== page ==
Early on, GE took a cautious approach to investing in China. GE Capital (GE Money’s predecessor) began offering consumer financing for electronic appliances in southern China with a Chinese partner in 1998 only to shut it down two years later, citing tepid interest from Chinese consumers.
Conditions have certainly improved since then. The consumer-finance market has liberalized — this year, foreign-owned banks can begin lending directly to Chinese customers. According to analysts, consumer finance in China is finally ready to take off. The Chinese consumer-credit market (cards, mortgages, and personal loans) will account for 14 percent of banking-sector profits by 2013, up from around 4 percent now. Credit-card revenues will rise by more than 50 percent a year, reaching $5 billion by 2013. The country’s growing car market is creating demand for auto loans, while mortgage volume grew an estimated 18 percent in 2006, according to May Yan, a vice president with Moody’s who expects much higher growth in the coming years.
Barrett is optimistic. “This country is in its infancy in terms of consumer financing,” he says. “It’s a tremendous opportunity for us.”
A Stairway to Profitability?
Shenzhen Development Bank is based in the heart of its hometown, a city of 10 million that has sprung up from virtually nothing in the past 25 years. Like Shenzhen itself, the bank is young — it was one of several privately owned banks established in the late 1980s. As if to make the point that it is a part of a newer breed of Chinese financial institutions, the bank has built for itself one of the city’s most unusual office buildings: a postmodern structure that resembles a giant set of stairs.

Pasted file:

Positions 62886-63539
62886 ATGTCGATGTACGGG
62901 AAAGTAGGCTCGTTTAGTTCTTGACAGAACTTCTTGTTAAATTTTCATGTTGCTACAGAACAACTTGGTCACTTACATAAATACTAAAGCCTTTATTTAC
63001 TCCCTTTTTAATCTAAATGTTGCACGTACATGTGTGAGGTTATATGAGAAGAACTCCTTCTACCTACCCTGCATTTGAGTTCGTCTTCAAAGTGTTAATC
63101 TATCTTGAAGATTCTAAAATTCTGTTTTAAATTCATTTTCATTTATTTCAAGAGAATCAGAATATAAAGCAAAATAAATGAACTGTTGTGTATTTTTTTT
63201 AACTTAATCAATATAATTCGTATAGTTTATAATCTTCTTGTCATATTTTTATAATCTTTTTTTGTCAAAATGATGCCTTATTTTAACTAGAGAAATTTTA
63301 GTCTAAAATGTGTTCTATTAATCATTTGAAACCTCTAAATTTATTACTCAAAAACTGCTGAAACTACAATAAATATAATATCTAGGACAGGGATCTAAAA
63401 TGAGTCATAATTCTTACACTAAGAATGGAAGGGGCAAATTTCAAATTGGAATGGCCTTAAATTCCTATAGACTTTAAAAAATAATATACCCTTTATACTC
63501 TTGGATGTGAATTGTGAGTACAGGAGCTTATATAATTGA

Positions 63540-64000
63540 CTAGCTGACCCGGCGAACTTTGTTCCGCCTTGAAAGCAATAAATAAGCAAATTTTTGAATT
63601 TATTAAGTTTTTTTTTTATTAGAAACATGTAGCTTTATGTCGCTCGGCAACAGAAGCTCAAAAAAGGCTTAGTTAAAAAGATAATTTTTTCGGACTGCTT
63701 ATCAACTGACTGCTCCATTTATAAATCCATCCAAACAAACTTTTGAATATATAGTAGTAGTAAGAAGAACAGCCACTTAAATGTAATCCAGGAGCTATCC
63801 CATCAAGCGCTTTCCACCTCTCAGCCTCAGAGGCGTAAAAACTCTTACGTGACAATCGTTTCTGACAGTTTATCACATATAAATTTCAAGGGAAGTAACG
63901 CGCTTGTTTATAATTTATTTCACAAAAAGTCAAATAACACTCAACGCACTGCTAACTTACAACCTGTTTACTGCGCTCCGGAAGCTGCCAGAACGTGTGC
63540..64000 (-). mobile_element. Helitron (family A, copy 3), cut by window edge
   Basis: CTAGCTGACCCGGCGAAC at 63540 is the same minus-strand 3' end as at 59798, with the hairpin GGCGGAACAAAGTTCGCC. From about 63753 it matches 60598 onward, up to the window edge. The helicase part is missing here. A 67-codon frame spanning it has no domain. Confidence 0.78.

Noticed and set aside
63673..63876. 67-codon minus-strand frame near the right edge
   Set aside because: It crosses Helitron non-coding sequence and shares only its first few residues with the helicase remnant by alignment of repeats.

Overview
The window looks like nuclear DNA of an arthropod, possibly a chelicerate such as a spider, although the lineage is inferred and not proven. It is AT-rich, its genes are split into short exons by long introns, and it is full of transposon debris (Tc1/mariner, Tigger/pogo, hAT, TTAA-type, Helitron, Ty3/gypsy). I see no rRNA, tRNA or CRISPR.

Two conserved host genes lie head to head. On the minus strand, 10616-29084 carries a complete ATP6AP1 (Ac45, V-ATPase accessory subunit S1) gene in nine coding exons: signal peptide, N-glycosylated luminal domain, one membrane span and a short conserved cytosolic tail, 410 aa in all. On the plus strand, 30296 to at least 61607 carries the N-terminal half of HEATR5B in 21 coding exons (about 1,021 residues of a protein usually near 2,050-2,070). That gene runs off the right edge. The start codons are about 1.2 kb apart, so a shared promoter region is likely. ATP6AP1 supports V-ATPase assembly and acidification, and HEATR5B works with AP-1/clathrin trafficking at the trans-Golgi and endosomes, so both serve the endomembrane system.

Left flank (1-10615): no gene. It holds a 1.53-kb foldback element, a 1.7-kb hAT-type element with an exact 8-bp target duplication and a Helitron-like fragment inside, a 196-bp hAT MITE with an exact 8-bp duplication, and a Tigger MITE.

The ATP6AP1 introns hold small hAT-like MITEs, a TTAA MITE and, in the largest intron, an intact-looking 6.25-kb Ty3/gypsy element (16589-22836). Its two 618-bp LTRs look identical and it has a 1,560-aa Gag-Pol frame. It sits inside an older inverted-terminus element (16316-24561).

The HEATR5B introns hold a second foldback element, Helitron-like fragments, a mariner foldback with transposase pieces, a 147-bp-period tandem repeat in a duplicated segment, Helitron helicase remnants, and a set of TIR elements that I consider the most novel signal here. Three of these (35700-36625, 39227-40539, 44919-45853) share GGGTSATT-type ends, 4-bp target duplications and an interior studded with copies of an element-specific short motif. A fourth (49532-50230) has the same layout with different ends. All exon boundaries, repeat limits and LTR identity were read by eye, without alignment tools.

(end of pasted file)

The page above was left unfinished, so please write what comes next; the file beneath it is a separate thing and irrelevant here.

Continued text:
Despite appearances, the bank suffers from some old-fashioned woes. For many years, it operated in a decentralized manner, with branch managers making ill-considered loans with little, if any, oversight from headquarters. As a result, 7.9 percent of its loans are probably uncollectible. (Overall, 9.2 percent of loans held by commercial banks in China are considered “nonperforming.”) Furthermore, it has little cash. Chinese banking law requires banks to maintain at least an 8 percent capital adequacy ratio, but SDB has only 3.7 percent, meaning that it is not permitted to expand into new cities. Moody’s gives it a financial-strength rating of just E+. “That’s one of the lowest ratings for a Chinese bank,” comments Yan.
But the bank is a suitable partner for GE Money in one important way: it has $32 billion in assets and 242 branches across China.
Furthermore, the bank’s health is improving. In 2002, private-equity firm Newbridge Capital bought a controlling 18 percent of the bank. Newbridge installed a new management team and moved aggressively to clean up the bank’s balance sheet. The investment firm shares GE’s interest in growing the consumer side of the business and was willing to grant GE a remarkably free hand in fixing up bank operations. GE Money has 30 employees working in SDB and is now involved in areas such as strategic planning, new-product introduction, customer service, and risk management.